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right now I'm trying to teach someone about C programming. Specifically right now we're on pointers in C. However I feel this is a difficult concept to explain, as the person I'm teaching doesn't have much programming experience. I was wondering if anybody knew of a good tutorial on C pointers for a true beginner programmer?

I've tried searching on google however the results seem to assume the reader knows a lot.

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closed as off-topic by Will, Yu Hao, Bill the Lizard Aug 14 '13 at 14:36

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13  
Draw lots of pictures. –  Carl Norum Oct 25 '10 at 16:34
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I could point you to google which then points you to a good tutorial. Thats double dereferencing :) –  codymanix Oct 25 '10 at 16:35
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@codymanix: when you point him to it, that's double indirection. When/if he follows your directions and gets to the tutorial, that's double dereferencing. :-) –  Jerry Coffin Oct 25 '10 at 16:58
    
Well, if you check out this link, you will see that segmentation fault –  San Jacinto Oct 25 '10 at 18:40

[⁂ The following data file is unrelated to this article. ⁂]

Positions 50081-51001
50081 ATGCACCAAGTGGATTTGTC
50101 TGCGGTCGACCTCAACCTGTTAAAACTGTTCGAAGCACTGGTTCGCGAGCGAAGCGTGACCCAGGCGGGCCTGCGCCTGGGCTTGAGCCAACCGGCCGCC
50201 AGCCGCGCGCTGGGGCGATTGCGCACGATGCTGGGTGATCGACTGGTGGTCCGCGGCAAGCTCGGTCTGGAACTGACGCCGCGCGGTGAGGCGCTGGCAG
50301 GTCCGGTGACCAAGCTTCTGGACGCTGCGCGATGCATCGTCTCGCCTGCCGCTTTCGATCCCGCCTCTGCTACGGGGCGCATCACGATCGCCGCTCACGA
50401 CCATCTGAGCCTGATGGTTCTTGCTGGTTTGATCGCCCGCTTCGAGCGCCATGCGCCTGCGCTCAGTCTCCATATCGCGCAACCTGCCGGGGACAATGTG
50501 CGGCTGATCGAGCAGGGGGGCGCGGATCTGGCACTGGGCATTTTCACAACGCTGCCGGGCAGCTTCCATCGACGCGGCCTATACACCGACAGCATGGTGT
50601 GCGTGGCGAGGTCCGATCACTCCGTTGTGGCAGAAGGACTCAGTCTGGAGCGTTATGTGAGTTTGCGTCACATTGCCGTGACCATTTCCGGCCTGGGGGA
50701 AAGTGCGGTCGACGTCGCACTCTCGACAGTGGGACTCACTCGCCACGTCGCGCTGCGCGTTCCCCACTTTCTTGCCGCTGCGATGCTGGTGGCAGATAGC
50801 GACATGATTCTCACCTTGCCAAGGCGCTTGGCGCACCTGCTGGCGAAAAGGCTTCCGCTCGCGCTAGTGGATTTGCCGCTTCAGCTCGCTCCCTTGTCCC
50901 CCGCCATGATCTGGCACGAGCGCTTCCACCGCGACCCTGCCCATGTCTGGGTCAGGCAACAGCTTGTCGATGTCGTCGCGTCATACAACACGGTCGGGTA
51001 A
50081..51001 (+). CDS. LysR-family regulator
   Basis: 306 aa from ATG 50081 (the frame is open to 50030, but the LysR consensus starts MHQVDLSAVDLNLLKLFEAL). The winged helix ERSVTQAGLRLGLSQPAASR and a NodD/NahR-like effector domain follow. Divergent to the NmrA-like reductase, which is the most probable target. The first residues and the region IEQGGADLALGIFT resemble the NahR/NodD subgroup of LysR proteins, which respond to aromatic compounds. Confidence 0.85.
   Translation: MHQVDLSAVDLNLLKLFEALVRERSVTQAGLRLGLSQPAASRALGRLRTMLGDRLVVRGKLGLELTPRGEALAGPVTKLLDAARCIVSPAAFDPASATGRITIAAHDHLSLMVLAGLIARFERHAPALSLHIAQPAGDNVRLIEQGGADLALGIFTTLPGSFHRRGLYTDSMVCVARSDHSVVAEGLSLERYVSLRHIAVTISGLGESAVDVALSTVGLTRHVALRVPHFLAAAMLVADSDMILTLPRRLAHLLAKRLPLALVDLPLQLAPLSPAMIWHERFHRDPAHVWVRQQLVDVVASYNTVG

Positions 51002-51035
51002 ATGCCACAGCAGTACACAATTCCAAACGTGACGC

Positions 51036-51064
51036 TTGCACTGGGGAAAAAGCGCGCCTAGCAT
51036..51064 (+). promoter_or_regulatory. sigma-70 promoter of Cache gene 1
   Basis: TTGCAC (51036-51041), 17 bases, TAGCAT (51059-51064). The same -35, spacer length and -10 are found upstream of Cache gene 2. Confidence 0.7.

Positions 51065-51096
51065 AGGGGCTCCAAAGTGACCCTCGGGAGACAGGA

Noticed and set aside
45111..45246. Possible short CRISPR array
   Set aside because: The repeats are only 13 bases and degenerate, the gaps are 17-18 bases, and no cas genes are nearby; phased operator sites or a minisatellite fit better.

10 Answers 10

up vote 2 down vote accepted

Nice graphical illustration....

http://cslibrary.stanford.edu/106/

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or this one... computer.howstuffworks.com/c22.htm –  Simon Lee Oct 25 '10 at 16:35
    
both of these sites seem to be good resources –  Albinoswordfish Oct 25 '10 at 20:16

You might want to take a look this book: The C Programming Language, by Brian Kernighan and Dennis Ritchie

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I wouldn't be teaching a beginner pointer arithmetic. It's probably better to start with a language that doesn't require that knowledge. Teaching someone C from the get go is like throwing them off a building and demanding they fly. I recommend starting with Scheme or maybe python. Once they get a grasp of data structures, and scope, and start wondering what's happening behind the scenes then I'd suggest C and pointers.

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+1 For the point that C is a horrible first language to learn on. –  T.E.D. Oct 25 '10 at 16:42